EC, ECSU to be featured at community-engagement event
By Reggie Ponder
Monday, November 19, 2018
There’s still time to join Elizabeth City State University’s “One Team. One Goal. One Community.” initiative and learn how to be more involved in the community.
ECSU’s initiative to strengthen community engagement will be featured at a rescheduled event in Asheville on Tuesday Nov. 27.
The “ReCONNECT to Community: Solving Problems Together for a More Prosperous Future” forum presented by the Emerging Issues Institute of N.C. State University was originally scheduled for Sept. 17 but was postponed because of Hurricane Florence. The rescheduled event includes a presentation by Russ Haddad, ECSU’s director of community and economic engagement, on Nov. 27, followed by a training session for community participants on Nov. 28, also in Asheville.
Seven Elizabeth City residents plan to attend the two-day event: Jamie Koch of the Albemarle Family YMCA; Ginger O’Neal from the Small Business Center at College of The Albemarle; Angie Wills from River City Community Development Corp.; Alissa Woody from the Small Business and Technology Development Center at ECSU; Andrew Harris, chief executive officer of the Northeast Academy of Aerospace and Advanced Technologies; and Joe Peel, a former mayor of Elizabeth City and one of the founders of NEAAAT.
But over the next year there will be additional opportunities to attend training sessions. Four more are planned, with some being held in Raleigh and others that can be viewed through live-streaming at a site in Elizabeth City.
The training will focus on things like civil discourse and constructive discussion. The goal, according to Haddad, is to help the community come together to discuss issues and find solutions to challenges.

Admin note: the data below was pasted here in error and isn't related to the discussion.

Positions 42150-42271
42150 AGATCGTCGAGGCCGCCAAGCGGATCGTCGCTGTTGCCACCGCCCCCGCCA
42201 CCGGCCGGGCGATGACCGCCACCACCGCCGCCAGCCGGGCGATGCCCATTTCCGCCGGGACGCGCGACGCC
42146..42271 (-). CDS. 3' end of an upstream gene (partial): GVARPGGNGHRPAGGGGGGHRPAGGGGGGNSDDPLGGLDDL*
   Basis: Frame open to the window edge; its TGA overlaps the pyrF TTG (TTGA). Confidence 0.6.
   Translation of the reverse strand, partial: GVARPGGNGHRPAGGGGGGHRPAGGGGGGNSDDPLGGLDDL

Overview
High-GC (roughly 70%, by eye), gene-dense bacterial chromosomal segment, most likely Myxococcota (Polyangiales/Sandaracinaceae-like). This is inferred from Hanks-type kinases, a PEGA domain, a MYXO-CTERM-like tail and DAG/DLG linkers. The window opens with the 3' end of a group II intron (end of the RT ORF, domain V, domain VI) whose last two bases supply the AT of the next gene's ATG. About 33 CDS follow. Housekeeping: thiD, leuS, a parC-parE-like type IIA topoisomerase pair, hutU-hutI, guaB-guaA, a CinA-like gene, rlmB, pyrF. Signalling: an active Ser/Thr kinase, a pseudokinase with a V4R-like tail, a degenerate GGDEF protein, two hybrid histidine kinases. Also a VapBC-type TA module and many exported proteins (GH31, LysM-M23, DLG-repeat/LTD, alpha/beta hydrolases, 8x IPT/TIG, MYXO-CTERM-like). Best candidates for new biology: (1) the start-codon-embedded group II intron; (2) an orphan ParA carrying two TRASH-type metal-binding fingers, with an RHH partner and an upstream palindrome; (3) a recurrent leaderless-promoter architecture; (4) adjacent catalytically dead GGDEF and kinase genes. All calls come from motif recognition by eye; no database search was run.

The local “virtual” sessions will be available at no cost. The only cost for the sessions in Raleigh will be travel, Haddad said, adding he is looking at carpooling and other ways to curb those costs.
Haddad said the initiative is seeking people who traditionally have not been active in discussions about the future of the community in order to create a wider dialogue.
“What we really want to do is involve people who haven’t felt like they have been a part of the decision-making, so that they feel part of the bigger picture and understand they have a role in the overall wellbeing of the community,” Haddad said.
The Emerging Issues Institute hopes to involve half the counties in the state in the process over a five-year period. Elizabeth City and Pasquotank County benefit from being in on the ground floor, Haddad noted.
“We’re the pilot, the initial cohort for this initiative,” Haddad said.
The Institute for Emerging Issues selected “One Team. One Goal. One Community.” as one of five community initiatives that will be highlighted at the Asheville forum.
To learn more about “One Team. One Goal. One Community.” contact Haddad at firstname.lastname@example.org or 335-3731.